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Test Your Knowledge:

What's the average cost per hire?

The average cost per hire is $4,129, and the average time to fill a position is 42 days. 

 Go back

Onboarding: The essentials

So now that preboarding is in the rearview, where to next? Here are some suggested actions to take you from your new employees’ first day through their first six months. 

Hold a new hire orientation:

  • Review what your organization does and its structure

  • Provide a "whom to call" list, e.g., HR contacts, IT, payroll

  • Give a tour of work areas and also point out break rooms, printers, where teammates sit, and yes .... the bathroom!

  • Have a lunch plan (because no one wants to eat alone)

  • Assign and issue uniforms or equipment if applicable

  • Issue facility access badge

Help new hires build relationships and share key learning with other new hires by:

  • Schedule informal meet-and-greets

  • Assigning them a buddy or mentor

  • Introducing them to senior leaders

Start aligning onboarding to the new hire's role. HR and cross-functional teams should partner to support the onboarding experience by having new hires:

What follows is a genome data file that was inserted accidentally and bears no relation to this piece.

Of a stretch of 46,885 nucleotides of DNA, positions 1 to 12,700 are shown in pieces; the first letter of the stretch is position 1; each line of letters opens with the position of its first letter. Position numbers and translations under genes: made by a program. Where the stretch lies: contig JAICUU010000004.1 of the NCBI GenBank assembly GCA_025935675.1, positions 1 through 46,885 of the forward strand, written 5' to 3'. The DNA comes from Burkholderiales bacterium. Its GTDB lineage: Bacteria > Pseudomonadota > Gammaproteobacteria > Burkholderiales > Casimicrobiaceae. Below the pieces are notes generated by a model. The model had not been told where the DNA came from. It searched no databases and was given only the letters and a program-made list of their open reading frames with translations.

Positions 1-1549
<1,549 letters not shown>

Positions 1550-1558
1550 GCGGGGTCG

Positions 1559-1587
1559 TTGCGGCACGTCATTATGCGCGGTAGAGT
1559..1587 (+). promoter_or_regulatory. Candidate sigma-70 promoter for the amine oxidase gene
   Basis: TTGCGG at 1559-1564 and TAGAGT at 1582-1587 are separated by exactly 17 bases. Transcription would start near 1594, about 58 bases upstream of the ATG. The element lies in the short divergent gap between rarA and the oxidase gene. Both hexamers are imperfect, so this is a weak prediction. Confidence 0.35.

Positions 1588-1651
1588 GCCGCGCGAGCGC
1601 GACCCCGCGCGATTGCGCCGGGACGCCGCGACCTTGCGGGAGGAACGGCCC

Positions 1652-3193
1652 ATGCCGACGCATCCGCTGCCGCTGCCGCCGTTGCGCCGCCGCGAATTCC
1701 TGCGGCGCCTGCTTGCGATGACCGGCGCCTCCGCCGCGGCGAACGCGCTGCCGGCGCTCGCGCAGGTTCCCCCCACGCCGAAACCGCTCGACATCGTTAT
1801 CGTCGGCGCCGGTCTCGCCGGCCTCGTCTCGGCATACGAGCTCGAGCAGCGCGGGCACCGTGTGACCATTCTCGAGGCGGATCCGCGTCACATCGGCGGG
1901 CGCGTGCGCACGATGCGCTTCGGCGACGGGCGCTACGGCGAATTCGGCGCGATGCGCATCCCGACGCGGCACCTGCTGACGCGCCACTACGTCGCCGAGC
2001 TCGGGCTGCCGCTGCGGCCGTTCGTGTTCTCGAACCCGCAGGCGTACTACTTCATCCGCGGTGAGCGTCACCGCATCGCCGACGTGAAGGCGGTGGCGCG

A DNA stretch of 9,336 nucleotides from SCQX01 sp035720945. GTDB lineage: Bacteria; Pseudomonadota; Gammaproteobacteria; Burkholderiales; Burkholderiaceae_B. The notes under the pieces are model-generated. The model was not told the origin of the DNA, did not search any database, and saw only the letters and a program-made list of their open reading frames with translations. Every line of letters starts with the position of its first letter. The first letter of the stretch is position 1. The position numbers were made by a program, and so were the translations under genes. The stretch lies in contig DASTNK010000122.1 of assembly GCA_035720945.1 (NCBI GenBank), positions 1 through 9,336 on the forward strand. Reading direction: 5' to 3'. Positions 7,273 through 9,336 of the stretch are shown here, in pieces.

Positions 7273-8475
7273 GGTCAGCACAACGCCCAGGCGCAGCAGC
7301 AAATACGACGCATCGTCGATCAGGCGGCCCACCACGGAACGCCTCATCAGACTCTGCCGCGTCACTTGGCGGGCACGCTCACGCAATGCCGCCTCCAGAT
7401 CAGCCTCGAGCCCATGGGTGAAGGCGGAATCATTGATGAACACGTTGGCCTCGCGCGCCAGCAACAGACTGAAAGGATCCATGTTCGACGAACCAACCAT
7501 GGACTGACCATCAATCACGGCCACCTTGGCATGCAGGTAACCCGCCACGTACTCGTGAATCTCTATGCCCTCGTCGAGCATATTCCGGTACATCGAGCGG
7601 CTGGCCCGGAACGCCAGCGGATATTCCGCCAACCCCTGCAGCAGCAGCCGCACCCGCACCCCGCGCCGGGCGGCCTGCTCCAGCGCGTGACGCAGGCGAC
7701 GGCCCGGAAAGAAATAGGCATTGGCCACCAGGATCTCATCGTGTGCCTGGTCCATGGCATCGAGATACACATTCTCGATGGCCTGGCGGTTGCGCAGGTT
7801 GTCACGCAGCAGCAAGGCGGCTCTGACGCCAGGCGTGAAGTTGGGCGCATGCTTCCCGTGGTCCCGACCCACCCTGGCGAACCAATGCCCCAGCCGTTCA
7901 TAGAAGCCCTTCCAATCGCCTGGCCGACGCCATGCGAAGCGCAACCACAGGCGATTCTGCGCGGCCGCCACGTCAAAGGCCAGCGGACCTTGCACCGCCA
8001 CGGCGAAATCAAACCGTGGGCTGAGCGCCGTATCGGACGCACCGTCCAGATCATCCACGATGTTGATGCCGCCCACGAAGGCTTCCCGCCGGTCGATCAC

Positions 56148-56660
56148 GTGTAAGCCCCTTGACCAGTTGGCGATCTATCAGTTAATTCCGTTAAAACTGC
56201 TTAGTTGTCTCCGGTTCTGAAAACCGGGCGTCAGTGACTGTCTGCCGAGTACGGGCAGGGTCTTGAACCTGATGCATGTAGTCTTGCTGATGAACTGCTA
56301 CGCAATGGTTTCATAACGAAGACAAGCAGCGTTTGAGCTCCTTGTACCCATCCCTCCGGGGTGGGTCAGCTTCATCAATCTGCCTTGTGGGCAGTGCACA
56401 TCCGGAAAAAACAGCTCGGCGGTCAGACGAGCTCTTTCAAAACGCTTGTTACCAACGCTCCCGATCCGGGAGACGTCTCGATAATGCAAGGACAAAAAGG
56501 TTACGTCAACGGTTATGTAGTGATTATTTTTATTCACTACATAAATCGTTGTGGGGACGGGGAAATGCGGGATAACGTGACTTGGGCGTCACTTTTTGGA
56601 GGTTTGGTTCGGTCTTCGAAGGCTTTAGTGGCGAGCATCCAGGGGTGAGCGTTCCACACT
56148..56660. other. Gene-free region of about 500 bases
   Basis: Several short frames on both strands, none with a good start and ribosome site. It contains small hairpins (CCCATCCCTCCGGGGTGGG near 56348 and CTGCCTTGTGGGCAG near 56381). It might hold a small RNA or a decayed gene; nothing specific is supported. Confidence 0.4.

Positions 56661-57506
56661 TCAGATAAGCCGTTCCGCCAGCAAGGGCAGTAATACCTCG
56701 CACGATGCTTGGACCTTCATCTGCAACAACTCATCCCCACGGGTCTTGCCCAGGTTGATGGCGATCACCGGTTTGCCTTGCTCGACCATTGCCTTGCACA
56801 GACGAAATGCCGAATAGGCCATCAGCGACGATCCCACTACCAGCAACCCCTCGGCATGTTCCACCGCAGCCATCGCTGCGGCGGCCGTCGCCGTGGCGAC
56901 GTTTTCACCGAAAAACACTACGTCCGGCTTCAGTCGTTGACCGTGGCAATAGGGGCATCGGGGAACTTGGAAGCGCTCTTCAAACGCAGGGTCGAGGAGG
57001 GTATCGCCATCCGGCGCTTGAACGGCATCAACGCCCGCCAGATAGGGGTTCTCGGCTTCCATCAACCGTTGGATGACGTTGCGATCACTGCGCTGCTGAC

• Attend key training and/or gain certifications

  • Meet with relevant stakeholders

  • Job shadow teammates

  • Access necessary tools and systems

  • Chat with HR so they can monitor progress and answer questions

By now, managers and peers have become the main sources of information. Here's where HR should:

  • Clarify company culture and management philosophy

  • Set professional goals and milestones

  • Check in to monitor ongoing process

Prepare for new hire's formal 90-day review by:

  • Ensuring they're on track with performance expectations

  • Proactively addressing any outstanding questions or concerns

Maintain cross-functional support:

  • Managers should be providing ongoing new-hire coaching and feedback

  • A final HR check-in to ensure all is well

Sharing the onboarding burden

The most effective onboarding processes are shared among different stakeholders. This way, no one person is overburdened with managing the entire process — and more importantly, it allows the new hire to engage with different teams and departments throughout your organization.